for Grace has a Flaw:
the Church must have someone to drag through the dirt.

I’ve got ten thousand reasons why Hell must exist,
and you’re at the top of my fast-swelling list!
     You’re nothing like me,
     so God must agree
and slam down the Hammer with His Loving Fist!

For what are the chances that God has a plan
to save everyone: even Boy George and Wham!?
     Eternal fell torture
     in Hell’s pressure scorcher
will separate homo from Man.

I’m glad I’m redeemed, ecstatic you’re not.
Did Christ die for sinners? Perish the thought!
     The "good news" is this:
     soon my Vengeance is His!,
for you’re not the lost sheep He sought.



jesus hates me, this i know
by Michael R. Burch

jesus hates me, this I know,
for Church libel tells me so:
"little ones to him belong"
but if they use their dongs, so long!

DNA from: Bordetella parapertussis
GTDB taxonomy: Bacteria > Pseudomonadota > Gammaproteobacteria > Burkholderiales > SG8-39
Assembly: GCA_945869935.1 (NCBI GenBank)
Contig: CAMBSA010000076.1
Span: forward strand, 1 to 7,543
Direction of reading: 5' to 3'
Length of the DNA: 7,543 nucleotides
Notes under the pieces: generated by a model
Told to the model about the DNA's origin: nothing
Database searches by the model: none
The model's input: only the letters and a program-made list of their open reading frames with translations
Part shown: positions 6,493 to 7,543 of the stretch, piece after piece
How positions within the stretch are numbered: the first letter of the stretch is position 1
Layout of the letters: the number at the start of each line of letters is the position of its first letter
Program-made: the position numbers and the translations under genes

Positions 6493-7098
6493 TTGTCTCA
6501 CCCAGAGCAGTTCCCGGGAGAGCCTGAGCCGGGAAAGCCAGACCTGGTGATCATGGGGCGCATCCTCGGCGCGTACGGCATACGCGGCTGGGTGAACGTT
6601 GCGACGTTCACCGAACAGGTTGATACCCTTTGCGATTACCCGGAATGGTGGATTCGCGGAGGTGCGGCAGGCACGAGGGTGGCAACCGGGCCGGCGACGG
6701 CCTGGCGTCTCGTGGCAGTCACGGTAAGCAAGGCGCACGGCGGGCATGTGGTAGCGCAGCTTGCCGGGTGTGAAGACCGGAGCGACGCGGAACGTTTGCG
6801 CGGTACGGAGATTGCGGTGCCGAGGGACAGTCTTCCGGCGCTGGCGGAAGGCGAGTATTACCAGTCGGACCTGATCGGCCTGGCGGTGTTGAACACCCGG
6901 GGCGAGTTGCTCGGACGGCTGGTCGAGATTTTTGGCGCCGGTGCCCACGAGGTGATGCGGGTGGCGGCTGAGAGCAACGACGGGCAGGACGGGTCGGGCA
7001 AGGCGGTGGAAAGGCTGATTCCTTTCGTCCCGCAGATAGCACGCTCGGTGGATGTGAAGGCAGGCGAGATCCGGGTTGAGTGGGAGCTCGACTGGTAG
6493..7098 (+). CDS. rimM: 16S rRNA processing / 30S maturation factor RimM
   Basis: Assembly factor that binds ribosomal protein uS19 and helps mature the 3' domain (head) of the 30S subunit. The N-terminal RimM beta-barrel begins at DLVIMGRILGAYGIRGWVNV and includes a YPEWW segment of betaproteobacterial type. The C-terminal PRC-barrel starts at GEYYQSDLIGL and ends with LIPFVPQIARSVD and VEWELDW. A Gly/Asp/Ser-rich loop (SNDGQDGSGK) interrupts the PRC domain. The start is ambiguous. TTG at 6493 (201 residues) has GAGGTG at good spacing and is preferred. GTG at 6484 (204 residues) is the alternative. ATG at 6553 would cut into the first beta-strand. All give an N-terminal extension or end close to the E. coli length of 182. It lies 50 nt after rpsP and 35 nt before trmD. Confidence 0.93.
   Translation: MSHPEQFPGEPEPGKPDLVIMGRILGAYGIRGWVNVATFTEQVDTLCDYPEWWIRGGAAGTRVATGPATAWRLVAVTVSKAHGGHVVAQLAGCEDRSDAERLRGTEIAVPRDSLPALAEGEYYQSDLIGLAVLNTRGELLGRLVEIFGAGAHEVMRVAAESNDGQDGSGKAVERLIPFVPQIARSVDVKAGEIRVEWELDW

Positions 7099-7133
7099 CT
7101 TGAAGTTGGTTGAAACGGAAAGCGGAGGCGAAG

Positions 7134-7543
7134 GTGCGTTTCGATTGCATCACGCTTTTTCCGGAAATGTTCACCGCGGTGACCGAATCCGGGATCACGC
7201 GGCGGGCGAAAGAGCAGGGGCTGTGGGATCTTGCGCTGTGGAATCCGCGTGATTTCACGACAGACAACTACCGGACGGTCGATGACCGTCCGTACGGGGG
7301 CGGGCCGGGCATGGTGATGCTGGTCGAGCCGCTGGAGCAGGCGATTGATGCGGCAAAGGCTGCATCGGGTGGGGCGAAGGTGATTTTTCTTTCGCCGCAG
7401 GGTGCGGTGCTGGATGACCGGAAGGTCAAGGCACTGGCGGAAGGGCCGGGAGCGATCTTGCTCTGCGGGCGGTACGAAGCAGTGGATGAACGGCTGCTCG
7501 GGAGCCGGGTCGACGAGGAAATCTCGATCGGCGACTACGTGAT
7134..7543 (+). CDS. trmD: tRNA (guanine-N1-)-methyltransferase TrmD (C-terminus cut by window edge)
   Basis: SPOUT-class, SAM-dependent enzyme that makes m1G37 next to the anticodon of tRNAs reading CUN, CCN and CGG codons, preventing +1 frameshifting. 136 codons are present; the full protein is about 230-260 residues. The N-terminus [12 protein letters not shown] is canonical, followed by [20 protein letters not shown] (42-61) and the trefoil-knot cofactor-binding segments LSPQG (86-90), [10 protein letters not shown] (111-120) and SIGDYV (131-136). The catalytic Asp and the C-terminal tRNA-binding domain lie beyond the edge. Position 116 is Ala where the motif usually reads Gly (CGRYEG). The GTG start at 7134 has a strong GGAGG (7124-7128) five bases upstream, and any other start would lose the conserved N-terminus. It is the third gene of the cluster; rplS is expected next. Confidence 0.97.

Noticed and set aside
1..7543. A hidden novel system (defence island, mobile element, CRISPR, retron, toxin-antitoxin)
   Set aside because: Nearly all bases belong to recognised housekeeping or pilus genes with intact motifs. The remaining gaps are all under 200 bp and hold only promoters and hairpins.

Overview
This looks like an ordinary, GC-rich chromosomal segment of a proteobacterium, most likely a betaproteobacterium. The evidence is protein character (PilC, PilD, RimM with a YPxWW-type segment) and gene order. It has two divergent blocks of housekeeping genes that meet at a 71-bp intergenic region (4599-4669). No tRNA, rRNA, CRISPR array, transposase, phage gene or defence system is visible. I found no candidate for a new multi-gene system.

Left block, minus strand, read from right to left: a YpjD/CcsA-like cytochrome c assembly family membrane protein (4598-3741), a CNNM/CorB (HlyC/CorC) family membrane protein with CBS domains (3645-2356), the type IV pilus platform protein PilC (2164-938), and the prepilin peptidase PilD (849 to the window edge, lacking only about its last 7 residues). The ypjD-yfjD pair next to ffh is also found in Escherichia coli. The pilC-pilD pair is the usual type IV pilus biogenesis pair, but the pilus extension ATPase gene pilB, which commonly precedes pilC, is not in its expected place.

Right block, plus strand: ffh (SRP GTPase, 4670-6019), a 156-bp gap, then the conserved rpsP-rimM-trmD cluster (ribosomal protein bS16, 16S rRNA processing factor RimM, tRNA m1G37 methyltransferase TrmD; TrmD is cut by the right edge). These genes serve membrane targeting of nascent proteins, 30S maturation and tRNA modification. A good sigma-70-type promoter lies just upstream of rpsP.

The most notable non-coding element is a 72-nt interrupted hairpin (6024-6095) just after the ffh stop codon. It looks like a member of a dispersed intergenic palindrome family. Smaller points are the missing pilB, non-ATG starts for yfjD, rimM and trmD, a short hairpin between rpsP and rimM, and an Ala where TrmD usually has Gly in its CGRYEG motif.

yes, jesus hates me!
    yes, jesus baits me!
    yes, he berates me!
    Church libel tells me so!

jesus fleeces us, i know,
for Religion scams us so:
little ones are brainwashed to
believe god saves the Chosen Few!
    yes, jesus fleeces!
    yes, he deceases
    the bunny and the rhesus
    because he's mad at you!

jesus hates me—christ who died
so i might be crucified:
for if i use my cock or brain,
that will drive the "lord" insane!
    yes, jesus hates me!
    yes, jesus baits me!
    yes, he berates me!
    Church libel tells me so!

jesus hates me, this I know,
for Church libel tells me so:
first fools tell me "look above,"